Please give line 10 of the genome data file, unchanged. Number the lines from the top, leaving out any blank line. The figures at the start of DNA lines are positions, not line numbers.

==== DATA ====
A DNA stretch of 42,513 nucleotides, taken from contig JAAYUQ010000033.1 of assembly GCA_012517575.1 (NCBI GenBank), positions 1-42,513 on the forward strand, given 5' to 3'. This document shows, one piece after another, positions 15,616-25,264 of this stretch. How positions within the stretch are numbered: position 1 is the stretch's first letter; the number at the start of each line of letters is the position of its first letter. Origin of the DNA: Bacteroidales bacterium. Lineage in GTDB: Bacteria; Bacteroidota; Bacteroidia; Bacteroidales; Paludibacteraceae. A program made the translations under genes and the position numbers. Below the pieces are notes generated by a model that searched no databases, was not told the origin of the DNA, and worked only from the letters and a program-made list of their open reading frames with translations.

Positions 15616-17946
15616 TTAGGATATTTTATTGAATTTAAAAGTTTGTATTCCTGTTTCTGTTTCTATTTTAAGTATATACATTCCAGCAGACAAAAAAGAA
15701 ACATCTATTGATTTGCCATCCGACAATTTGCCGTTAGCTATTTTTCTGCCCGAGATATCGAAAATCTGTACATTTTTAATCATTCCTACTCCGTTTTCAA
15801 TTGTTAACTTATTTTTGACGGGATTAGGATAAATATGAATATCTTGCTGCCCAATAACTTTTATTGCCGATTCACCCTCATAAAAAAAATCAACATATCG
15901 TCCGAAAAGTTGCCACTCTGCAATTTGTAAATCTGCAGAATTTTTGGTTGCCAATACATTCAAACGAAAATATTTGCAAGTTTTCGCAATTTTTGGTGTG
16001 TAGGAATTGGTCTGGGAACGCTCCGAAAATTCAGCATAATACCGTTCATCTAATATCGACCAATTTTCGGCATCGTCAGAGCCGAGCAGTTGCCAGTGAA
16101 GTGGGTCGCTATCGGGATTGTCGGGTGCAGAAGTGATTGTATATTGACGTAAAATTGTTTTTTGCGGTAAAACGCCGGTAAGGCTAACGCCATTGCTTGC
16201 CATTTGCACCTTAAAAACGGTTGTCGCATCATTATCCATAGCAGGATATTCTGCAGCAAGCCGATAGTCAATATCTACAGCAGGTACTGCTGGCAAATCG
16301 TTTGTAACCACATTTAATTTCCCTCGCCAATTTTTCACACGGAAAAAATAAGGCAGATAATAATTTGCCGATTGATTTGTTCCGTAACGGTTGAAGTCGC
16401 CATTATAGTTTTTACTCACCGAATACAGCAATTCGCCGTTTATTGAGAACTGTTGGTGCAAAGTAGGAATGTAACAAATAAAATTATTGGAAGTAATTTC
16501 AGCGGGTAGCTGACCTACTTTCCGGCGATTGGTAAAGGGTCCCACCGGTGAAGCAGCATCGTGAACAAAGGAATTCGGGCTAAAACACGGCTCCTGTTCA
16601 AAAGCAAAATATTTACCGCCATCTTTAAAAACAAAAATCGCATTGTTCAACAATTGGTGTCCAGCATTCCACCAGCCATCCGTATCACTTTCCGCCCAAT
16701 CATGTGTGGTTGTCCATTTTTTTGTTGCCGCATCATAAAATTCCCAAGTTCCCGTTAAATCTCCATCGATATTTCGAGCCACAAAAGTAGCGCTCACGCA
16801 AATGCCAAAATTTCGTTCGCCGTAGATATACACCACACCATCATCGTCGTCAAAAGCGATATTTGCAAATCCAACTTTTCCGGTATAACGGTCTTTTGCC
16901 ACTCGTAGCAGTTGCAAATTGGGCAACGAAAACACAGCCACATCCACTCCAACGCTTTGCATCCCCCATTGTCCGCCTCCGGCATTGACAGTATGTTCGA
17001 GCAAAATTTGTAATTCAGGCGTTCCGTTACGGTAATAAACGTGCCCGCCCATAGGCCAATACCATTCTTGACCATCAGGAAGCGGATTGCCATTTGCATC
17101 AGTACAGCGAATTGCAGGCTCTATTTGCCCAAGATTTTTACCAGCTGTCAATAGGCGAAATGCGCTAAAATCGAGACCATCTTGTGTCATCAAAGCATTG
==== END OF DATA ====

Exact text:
16301 TTTGTAACCACATTTAATTTCCCTCGCCAATTTTTCACACGGAAAAAATAAGGCAGATAATAATTTGCCGATTGATTTGTTCCGTAACGGTTGAAGTCGC